The latest Global Conversation lecture will focus on addressing literacy disadvantage in Canada and the UK (image courtesy of Shutterstock)
‘Global Conversation’ focuses on addressing literacy disadvantage in Canada and the UK
World-leading education experts will gather to discuss how to address the crucial issue of addressing literacy disadvantage in Canada and the UK, at a special event in Toronto.
Internationally-acclaimed social scientists Professor Debra Myhill from the University of Exeter, England, and Professor Shelley Stagg Peterson from the University of Toronto, will lead the high-profile event on Monday, 9 November.
The prominent event is the latest in a series of worldwide lectures organised by the University of Exeter, called the Global Conversation, which showcase some of the latest developments in world-leading research.
Prof Myhill and Prof Stagg Peterson will provide a unique insight into why government efforts to close the social gap in literacy attainment have been stubbornly resistant to change – even though illiteracy is increasingly rare in the Western World.
The prestigious lecture will also consider what public policy actions have the greatest potential to address literacy gaps arising from social disadvantage.
Following the discussions, a panel of world-leading experts, including Patsy Aldana, Chair of the National Reading Campaign and Greg Farrell of the Ontario Ministry of Education, will take part in an in-depth Question and Answer session with the audience.
Questions for the panel to discuss during the event can be submitted by emailing J.E.Harding@exeter.ac.uk or via Twitter using the hashtag #uoeglobalconvo. The lecture can also be followed at the dedicated Twitter feed @UoEGlobalConvo.
Speaking ahead of the Global Conversation event, Prof Myhill said: “There is a powerful connection between literacy and life advantage, and in both the developing and the developed worlds, political and educational efforts have been directed towards improving literacy outcomes. But perhaps surprisingly, in many westernised countries efforts to close the social gap in literacy attainment have been stubbornly resistant to change.
“This Global Conversation will outline the relationship between social disadvantage and literacy, drawing on research from the University of Toronto, Canada and the University of Exeter, UK, and will challenge assumptions that social disadvantage cannot be changed.”
Monday’s event is the first in a three-part Global Conversation lecture series across North America.
On Thursday, November 12, global-leading scientists in the fields of Climate Change and Energy Policy will gather at the American Museum of Natural History in New York for the lecture “Avoiding Dangerous Climate Change: What is the best thing to do now?”.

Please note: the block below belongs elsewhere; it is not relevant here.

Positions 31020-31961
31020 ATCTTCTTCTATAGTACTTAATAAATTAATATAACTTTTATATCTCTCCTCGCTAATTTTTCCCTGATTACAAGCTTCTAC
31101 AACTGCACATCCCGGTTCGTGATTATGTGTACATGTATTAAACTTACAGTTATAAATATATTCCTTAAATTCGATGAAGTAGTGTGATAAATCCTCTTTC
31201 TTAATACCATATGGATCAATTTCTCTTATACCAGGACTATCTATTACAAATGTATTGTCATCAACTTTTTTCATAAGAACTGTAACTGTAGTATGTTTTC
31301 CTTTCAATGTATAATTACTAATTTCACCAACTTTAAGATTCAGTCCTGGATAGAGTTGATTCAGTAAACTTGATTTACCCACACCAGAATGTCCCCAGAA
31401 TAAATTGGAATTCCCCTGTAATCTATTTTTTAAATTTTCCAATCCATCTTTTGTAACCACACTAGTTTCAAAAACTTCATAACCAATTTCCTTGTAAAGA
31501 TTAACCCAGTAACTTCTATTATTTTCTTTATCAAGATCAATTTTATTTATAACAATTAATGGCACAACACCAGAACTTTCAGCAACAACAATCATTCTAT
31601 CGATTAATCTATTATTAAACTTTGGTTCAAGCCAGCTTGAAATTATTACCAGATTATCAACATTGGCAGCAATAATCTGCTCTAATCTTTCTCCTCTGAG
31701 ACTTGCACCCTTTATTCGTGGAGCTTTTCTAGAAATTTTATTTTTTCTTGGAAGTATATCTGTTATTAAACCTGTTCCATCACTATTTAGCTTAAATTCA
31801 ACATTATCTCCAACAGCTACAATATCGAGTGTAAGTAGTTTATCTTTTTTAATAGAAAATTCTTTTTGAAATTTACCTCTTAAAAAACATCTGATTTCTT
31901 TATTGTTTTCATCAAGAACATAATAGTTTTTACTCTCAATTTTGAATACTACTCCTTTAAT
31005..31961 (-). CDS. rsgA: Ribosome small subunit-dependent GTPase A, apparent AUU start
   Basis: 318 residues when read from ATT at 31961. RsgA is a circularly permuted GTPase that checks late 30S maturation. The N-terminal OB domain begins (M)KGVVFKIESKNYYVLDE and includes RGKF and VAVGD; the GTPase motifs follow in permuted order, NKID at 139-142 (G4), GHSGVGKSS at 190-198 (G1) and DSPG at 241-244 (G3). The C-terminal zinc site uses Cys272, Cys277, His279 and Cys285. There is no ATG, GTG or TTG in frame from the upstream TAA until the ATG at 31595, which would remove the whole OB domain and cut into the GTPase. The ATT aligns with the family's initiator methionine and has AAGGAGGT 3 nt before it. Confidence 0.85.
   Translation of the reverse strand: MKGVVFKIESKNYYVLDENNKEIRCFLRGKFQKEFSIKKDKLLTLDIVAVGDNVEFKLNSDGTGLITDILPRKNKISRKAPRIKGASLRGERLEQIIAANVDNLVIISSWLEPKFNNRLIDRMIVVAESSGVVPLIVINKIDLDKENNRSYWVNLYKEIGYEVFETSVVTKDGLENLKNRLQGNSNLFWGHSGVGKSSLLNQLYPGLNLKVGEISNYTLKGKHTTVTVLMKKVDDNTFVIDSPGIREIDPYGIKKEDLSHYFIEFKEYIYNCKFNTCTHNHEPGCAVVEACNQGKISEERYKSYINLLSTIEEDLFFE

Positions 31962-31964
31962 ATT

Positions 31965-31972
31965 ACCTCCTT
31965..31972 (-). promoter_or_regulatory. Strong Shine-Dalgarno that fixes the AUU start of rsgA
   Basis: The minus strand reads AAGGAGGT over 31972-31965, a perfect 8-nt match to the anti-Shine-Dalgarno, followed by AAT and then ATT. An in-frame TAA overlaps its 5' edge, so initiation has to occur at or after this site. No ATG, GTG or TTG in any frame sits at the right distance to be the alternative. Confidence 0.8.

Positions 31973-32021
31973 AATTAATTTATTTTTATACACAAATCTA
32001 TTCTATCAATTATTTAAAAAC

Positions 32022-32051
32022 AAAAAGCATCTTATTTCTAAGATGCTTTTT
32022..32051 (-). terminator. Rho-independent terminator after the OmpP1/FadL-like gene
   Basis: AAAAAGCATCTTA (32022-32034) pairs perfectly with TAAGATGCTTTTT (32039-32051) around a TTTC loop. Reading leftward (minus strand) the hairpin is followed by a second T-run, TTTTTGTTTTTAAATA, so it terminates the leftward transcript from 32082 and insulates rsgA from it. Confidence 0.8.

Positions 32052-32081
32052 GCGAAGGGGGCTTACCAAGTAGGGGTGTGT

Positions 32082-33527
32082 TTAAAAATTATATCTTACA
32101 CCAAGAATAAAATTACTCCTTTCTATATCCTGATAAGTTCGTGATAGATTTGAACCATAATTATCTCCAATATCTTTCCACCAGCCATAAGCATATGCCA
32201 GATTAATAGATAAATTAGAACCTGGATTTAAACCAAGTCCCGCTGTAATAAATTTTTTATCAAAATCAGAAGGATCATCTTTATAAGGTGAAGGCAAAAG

At the event, the University of Exeter’s Professor Peter Cox (Professor of Climate System Dynamics) will highlight the major threats and options which the upcoming United Nations Framework Convention on Climate Change in Paris will consider, while Professor Catherine Mitchell (Professor of Energy Policy) will provide an insight into current European energy policy.
Professor Travis Bradford (Associate Professor and Director of the Energy and Environment Concentration at Columbia University) will also explore the US perspective on energy policy including the New York state’s Reforming the Energy Vision, while Dr Gavin Schmidt of NASA Goddard Institute for Space Studies, will be part of a panel of experts taking part in a Q&A session with the audience.
Then, on Monday 16 November the Global Conversation moves to the California Academy of Sciences in San Francisco for the lecture “Tackling the Challenge of Dementia”.
Two University of Exeter scientists will be presenting their world-leading research into Dementia. Professor Jonathan Mill from the University of Exeter Medical School will explore the biological and genetic issues related to Dementia. Professor Linda Clare who leads Exeter’s Centre for Research in Ageing and Cognitive Health, will provide an insight into prevention and adaption techniques from the perspective of Clinical Psychology.
Initiated in March 2015 with two events in Hong Kong, the Global Conversation series explores how the University of Exeter, working in collaboration with its partners across the world, is having an impact on many of the shared global challenges we face. Events in the series focus on common issues and problems, from Mental Health Care to Water Security, and encourage conversation between experts in their fields, guests and a wider public audience.
Launching Global Conversation, Vice-Chancellor and Chief Executive Professor Sir Steve Smith said: “We want to share our thinking and our world-leading research, to open up discussion and debate around these issues. By stimulating conversation between our academics and other leading experts in their fields, we can make a positive contribution to our collective global understanding of issues which affect us all.”
For more information regarding these, and other lectures in the Global Conversation series, please visit the Global Conversation webpage.
Date: 6 November 2015